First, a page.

5 Elements to Living Your Best Life: Interview with Tom Rath
The definition of well-being as defined by Tom Rath is how you experience life everyday and how you rate your overall experiences. It’s more than just happiness; it’s your level of satisfaction in everything you do!
In his latest New York Times bestseller, Well-being: The Five Essential Elements, Tomprovides a holistic view of the major areas that contribute to overall well-being, each day in your life.
In the following interview, Tom shares his experience and research from working at Gallup and shows how balance in the following five elements will contribute to positive well-being and life satisfaction.
- Career Well-being: How can you maintain high career well-being if you’re unengaged by your job?
- Social Well-being: How much social time should you really be spending in a day?
- Financial Well-being: Will an increase in your income truly amount to an increase in your financial well-being?
- Physical Well-being: How can you stay motivated to exercise in the short-term to benefit from the long-term effects?
- Community Well-being: Will involvement in charity organizations truly increase your overall well-being?
Here’s an excerpt from our conversation. Download the Tom’s full interview now!
Robert: There’s been a lot of research (and you even mentioned some of it in the book) that we really are pretty bad at predicting what’s going to make us happy in the long term. And why do you think that is? Why do you think we’re just so bad at being able to figure out what it is that’s going to make us happy? We put a lot of emphasis on making money and our health, yet at the end of the day those two things aren’t necessarily the ones that make a richer life.
Tom: Yeah, you know, what’s interesting to me is when we look at if there’s any relative order of importance out of those five we don’t say that one is necessarily more important than another. But when we look at what has the strongest statistical relationship to overall evaluation of your life, the first one is your career well-being, or kind of your mission, purpose and meaning of what you’re doing when you wake up each day. The second one is your social well-being, your relationships. Financial and physical in that order are actually third and fourth, if you try and force them into in order of importance. And my stance personally, just more of an observation, is just that, you know, our financial health or wealth let’s just say, is relatively easy to measure. So, you know, how much money you’re making an hour, in a year, a lot of people know their net worth overall and that’s kind of easy to compare and see how that is versus your neighbor or your colleague—whatever it might be. We know those statistics about our physical health; we know how much we weigh; we know how much we eat on day to day basis (the number of calories), but we really don’t have very good measures about how our careers are doing in a comprehensive way that we can track and follow. We don’t have any measures in most cases around the health of our social relationships, of what we’re giving to the community. And one of the things that we really learned over the years in working with people and organizations around their strengths and engagements is what gets measured, gets managed. And so we know how to measure our BMI, and so, we manage towards it. We know how to measure our wealth, so we spend a lot of time spinning our wheels to increase that number of hourly earnings or whatever it might be. But that might lead us to take a little bit of focus off the time we spend with our families and what we’re putting into our broader career pursuits and path and so forth.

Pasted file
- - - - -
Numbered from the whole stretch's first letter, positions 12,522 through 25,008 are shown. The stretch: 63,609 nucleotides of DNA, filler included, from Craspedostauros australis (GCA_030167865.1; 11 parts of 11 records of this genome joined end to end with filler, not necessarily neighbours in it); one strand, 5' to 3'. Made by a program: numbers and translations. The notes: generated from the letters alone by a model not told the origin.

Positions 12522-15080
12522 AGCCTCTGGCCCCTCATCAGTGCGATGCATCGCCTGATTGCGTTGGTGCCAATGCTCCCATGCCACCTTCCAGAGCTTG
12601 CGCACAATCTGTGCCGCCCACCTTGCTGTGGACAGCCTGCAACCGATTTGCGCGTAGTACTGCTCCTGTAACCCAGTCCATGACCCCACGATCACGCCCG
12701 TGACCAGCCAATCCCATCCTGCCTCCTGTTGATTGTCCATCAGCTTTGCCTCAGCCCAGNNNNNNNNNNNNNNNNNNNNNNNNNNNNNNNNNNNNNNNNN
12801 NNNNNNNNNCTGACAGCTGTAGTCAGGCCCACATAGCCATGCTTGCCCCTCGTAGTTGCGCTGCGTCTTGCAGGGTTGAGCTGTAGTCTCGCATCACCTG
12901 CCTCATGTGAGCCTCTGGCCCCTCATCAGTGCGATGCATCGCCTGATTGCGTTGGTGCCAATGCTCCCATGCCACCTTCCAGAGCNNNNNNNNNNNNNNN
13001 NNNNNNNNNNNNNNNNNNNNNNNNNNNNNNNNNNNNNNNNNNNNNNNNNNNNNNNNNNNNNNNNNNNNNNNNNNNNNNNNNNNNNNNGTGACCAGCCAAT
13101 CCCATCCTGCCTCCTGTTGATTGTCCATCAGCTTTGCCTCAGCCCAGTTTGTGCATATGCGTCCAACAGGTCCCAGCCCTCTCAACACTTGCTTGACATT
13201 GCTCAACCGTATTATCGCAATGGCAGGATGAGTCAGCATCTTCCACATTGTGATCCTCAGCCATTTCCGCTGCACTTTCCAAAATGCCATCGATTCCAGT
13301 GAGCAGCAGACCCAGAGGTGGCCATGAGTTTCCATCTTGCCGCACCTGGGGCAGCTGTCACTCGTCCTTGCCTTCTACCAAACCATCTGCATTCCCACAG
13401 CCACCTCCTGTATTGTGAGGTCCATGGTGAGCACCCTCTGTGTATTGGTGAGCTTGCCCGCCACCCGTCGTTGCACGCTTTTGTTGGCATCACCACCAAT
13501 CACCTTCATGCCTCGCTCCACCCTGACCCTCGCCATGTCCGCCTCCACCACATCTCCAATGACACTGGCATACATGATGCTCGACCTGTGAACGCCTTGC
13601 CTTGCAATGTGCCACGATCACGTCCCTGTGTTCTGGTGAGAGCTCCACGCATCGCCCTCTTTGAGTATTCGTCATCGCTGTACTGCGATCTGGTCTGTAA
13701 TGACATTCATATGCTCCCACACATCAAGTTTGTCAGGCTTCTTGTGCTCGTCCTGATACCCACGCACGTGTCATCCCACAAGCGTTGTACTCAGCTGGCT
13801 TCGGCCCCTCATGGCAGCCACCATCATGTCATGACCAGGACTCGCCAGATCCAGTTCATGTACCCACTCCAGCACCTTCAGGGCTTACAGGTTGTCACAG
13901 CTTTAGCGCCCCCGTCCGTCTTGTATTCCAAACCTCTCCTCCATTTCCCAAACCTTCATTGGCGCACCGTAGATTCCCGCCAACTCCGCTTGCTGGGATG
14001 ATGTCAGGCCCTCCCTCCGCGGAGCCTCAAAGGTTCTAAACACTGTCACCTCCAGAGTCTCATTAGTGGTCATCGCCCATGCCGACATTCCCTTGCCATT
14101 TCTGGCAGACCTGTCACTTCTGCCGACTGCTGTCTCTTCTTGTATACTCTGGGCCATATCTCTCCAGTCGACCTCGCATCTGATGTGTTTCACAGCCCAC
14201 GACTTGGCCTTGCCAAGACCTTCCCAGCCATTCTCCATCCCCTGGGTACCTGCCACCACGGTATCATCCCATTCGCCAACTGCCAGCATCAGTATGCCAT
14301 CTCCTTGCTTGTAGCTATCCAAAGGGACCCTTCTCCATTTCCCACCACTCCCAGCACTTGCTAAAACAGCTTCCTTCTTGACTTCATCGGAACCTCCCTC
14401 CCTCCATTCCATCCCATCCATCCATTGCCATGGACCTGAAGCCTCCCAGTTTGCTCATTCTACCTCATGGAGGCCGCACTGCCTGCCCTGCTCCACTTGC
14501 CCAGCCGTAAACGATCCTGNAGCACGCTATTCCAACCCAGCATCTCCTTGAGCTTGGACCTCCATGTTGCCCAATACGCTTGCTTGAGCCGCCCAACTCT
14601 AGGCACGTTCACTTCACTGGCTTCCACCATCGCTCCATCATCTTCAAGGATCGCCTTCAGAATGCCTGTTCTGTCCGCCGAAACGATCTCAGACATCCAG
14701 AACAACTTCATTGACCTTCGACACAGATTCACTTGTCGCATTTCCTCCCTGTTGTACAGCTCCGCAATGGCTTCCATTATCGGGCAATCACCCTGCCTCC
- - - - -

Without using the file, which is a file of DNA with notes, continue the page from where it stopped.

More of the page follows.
Robert: And you think because some of these are so easy to measure we shine a light on them and therefore we give more energy to those?
Tom: Yeah, I think that’s a part of it. I mean, certainly there are other things that contribute to focusing more energy, narrowing those areas , but , you know, it’s interesting. One of the real surprising findings from our nightly tracking in the US particularly, we ask people how much time they spend with friends or family members—social time any given day. And the people who are the happiest, if you have no social time in a day you have about as many bad moments than good ones, so it’s kind of stressful day. But each additional hour of social time kind of doubles your chances of having more happy moments than pure stressful moments, all the way up to the five or six hours, where people are doing real good—whether it’s time they spent socializing at work, talking to friends on the telephone, instant messaging, emailing, time at home with family. They get about five or six hours of social time a day; that was a lot more than any of us had ever expected, especially anyone in our research team. And we kind of step back and look at it and sure enough, I mean, every additional hour of social time could be just as important or more important as every additional hour of sleep. And you don’t think about it in that respect.